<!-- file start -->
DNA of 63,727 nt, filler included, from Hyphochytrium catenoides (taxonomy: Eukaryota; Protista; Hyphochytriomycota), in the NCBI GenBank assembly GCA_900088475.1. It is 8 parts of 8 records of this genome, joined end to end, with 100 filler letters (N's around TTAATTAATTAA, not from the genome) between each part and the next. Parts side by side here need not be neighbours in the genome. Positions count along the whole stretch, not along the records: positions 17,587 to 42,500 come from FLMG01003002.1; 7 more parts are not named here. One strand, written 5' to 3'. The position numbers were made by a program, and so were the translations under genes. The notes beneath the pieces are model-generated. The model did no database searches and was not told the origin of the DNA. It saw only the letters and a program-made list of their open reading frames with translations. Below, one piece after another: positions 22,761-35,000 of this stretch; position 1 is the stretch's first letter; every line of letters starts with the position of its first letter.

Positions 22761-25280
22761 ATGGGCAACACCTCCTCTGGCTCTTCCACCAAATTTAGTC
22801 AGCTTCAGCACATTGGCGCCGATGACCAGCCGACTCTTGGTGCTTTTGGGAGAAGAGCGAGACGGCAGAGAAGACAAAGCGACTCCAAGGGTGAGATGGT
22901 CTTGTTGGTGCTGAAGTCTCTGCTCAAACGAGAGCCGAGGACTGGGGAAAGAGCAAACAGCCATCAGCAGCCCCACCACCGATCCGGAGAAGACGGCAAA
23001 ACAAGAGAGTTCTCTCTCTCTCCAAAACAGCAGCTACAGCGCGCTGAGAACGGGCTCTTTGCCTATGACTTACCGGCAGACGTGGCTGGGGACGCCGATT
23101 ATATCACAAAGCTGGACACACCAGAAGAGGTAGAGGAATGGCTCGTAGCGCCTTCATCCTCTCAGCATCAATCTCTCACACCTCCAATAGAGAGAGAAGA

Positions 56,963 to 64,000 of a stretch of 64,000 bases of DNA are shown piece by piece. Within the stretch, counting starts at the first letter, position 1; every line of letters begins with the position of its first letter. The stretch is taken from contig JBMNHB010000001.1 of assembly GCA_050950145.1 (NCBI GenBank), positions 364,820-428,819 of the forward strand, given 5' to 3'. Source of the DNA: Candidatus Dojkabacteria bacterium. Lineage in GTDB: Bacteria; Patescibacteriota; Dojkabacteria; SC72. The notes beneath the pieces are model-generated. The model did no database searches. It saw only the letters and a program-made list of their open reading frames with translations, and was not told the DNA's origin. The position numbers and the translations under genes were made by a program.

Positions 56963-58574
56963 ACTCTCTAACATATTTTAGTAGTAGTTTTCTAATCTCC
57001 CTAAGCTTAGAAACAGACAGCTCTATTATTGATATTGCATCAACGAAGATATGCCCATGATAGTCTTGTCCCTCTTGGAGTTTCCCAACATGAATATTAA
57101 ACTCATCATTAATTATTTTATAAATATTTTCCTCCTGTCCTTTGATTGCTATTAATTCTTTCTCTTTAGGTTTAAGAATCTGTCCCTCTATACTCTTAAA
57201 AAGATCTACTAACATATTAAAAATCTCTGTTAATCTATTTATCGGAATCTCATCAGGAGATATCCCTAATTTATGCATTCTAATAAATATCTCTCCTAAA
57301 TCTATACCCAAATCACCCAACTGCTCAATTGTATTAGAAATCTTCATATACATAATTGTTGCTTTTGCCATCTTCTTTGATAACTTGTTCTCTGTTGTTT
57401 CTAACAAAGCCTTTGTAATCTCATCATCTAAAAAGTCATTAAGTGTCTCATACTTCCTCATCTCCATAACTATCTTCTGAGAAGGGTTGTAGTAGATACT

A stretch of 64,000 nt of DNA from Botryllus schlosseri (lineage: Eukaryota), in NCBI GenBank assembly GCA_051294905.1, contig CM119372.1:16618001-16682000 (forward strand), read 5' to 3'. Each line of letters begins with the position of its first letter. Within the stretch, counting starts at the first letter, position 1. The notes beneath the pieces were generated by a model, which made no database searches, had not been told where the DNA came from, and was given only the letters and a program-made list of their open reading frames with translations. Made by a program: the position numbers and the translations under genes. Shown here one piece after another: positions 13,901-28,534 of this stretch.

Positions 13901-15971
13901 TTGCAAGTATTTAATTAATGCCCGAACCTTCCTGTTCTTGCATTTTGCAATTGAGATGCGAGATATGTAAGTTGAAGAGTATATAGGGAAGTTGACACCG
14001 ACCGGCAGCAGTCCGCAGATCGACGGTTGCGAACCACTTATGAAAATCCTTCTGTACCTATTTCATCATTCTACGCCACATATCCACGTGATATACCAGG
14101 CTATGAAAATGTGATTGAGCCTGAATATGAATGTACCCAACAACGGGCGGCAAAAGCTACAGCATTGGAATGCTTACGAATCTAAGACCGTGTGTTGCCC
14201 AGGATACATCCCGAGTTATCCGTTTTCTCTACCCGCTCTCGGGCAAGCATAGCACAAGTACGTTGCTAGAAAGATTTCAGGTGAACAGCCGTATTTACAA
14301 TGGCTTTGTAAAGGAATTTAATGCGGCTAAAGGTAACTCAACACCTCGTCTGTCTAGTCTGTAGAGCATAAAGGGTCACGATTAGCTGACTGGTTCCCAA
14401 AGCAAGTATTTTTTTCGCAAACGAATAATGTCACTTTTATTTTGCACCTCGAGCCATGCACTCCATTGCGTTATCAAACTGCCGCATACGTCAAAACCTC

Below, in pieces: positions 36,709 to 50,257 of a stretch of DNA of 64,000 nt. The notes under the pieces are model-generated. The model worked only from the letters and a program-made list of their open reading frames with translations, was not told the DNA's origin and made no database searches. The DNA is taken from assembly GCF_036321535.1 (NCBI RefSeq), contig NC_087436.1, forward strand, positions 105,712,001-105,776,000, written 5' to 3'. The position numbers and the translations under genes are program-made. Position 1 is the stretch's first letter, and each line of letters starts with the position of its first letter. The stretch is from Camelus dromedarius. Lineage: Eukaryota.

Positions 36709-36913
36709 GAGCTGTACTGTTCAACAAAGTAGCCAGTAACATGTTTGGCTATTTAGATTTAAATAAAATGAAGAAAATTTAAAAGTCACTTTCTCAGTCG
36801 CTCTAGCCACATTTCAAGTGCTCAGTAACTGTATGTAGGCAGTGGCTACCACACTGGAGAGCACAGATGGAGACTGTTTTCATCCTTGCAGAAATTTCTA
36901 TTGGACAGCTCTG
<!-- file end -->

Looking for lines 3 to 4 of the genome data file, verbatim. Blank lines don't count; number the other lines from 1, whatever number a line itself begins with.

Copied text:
22761 ATGGGCAACACCTCCTCTGGCTCTTCCACCAAATTTAGTC
22801 AGCTTCAGCACATTGGCGCCGATGACCAGCCGACTCTTGGTGCTTTTGGGAGAAGAGCGAGACGGCAGAGAAGACAAAGCGACTCCAAGGGTGAGATGGT